UWC Dilijan is a school that gives you the possibility of discovering what lies within people’s hearts, as well as the magic in small details. I, as a Turkish person, have discovered that people are more than politics and that we can create connections with the power of the lights in our chests. It is a very important journey to take for a Turkish person considering the common history of the two nations.
Furthermore, it was a joy for me to study theatre in UWC Dilijan as well as Russian, which would not be the same if I had attended any other UWC School. The teacher you have is quite important in theatre, and we had an amazing one. Also, UWC Dilijan is the only UWC that offers Russian ab initio as far as I know, and people generally speak Russian rather than English outside of the school, so you really learn to get through the language barrier and understand each other, which was quite important for me.
Lewis and Clark is a college that has an understanding of a community, and after UWC, this is especially more important because you want the school you are studying to have a character rather than being some building where you just come and go for a high GPA. Also, I felt like I would be able to improve myself better in a city like Portland if I study theatre and anthropology because cities always have new stories to tell you as well as new opportunities. Essentially, what made me choose Lewis & Clark was the character and community it had, the interesting classes it offered as well as the open-minded city it was situated in.
I want to study Anthropology and Theatre. Self-expression was always important to me, and became even more important after UWC where I said to myself that I want to create impact in life through arts. Of course, this required me to understand people. Thus, I hope that I will discover different aspects of the human being by studying anthropology and use the knowledge I will have to create impact that will touch people’s hearts through theatre. It is more or less like learning a theory, putting it into context and showing it to the whole world so that they can interpret it and create change within themselves through the impact you had earlier created.
I am a language geek and I love to dance. For me, learning a new language is like creating a new person who can see things from a different perspective; someone who can truly understand what others mean rather than someone who can only make sense of what people seem to say. Dancing, in my personal opinion, is simply letting the energies of the universe pass through my body so that I can express my emotions through transforming them into movement. That is why I dance all the time, even when I am standing in a line.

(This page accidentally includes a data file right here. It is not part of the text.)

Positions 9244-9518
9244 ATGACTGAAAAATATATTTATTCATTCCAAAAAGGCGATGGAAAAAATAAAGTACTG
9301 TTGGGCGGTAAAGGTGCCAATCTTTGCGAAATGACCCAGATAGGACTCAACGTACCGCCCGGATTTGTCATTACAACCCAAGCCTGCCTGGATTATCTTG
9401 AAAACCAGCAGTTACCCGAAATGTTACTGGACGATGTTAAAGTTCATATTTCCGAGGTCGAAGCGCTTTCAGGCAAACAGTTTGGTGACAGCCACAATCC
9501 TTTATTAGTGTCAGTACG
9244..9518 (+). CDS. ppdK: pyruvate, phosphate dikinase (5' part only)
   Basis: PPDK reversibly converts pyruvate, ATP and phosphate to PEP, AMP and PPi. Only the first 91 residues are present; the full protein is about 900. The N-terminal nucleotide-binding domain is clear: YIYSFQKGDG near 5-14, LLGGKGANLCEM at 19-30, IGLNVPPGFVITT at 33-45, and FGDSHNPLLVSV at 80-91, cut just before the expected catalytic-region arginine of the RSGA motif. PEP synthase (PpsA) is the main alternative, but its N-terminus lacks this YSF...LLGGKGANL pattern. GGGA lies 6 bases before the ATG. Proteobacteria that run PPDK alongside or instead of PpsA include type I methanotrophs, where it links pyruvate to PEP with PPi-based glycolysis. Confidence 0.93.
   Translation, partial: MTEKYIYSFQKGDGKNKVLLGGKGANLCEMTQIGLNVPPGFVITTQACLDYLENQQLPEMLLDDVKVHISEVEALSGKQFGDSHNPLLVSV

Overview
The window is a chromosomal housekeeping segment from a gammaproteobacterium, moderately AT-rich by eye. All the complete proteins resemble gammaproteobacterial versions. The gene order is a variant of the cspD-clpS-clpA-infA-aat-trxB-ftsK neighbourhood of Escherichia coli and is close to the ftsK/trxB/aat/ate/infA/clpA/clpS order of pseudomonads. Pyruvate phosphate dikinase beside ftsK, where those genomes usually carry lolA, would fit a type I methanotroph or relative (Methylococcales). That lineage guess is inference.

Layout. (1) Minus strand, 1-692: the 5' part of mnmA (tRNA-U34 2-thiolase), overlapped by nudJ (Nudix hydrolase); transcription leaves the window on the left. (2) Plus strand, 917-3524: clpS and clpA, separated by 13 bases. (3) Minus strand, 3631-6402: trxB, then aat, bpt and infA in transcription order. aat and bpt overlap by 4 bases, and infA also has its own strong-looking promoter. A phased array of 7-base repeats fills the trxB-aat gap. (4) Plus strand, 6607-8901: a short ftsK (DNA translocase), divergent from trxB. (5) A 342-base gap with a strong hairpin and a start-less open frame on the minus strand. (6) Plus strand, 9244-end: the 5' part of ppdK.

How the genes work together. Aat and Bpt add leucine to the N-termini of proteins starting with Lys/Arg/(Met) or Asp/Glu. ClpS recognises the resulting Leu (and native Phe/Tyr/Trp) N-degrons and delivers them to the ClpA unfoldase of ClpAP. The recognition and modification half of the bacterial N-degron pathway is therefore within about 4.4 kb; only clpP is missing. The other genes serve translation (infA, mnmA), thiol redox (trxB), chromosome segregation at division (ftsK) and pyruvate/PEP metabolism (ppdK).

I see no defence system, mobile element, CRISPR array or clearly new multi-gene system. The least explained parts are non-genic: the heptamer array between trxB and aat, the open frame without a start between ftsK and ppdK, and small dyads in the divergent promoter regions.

When considering something interesting to share about myself, as a philosophy student in IB, I will go ahead and say: “I guess it really depends on what people deem interesting.” However, to answer this question casually, I will say that there was not much in my life that was really interesting per se, like doing bungee jumping, but I guess what makes me interesting is what I think of life and what I find in small details rather than what I do with it. So, I can say that I am generally a very out-of-the-box person.
I don’t know my academic interests yet, because I really like to know anything in general. Anything that can give me a different perspective about the human being intrigues me because it has something different that I have not learned before.
I haven’t travelled much to other countries. I have first been to UK to learn English in a summer camp in the beginning of high school. Then, I have been to Romania twice; first for an archaeological camp and the second for another camp that aims to discover something more in education. I will also go to the same camp in France this summer about education. I have studied in UWC Dilijan so I have been to Georgia and Armenia. Last but not the least, I have travelled to Greece and Bulgaria with my family several times.
Travelling to other countries became a thing for me in high school. When I was growing up, I never went abroad and the only language I constantly heard was Turkish until the age of 14. I guess it is because Turkey is a big country, and has lots of cultures within it due to the history of the Anatolian peninsula.
I always believed that we should have an existentialist journey in life rather than a determinist one, because things would not excite us and would lose their meanings if we knew what would come next. Human nature goes against this due to survival instinct by creating comfort zones, but this is rather conformist. Thus, people tend to create concepts and put everything into shapes which steers us away from reality and blocks our self-development.
Thus, at this point what I can hope to accomplish at Lewis & Clark is only to get to know myself better and to see those things around me that are yet to come. Then, I will try to create my impact with the tools I will have. I must clarify at this point that one should neither aim to change anyone nor to give direction to their lives, because an external change is never voluntary and thus not beneficial, but rather to inspire them by creating an impact so that they can change THEMSELVES.